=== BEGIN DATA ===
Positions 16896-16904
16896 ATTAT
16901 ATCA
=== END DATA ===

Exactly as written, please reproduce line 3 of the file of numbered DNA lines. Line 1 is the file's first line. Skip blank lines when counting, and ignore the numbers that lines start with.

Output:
16901 ATCA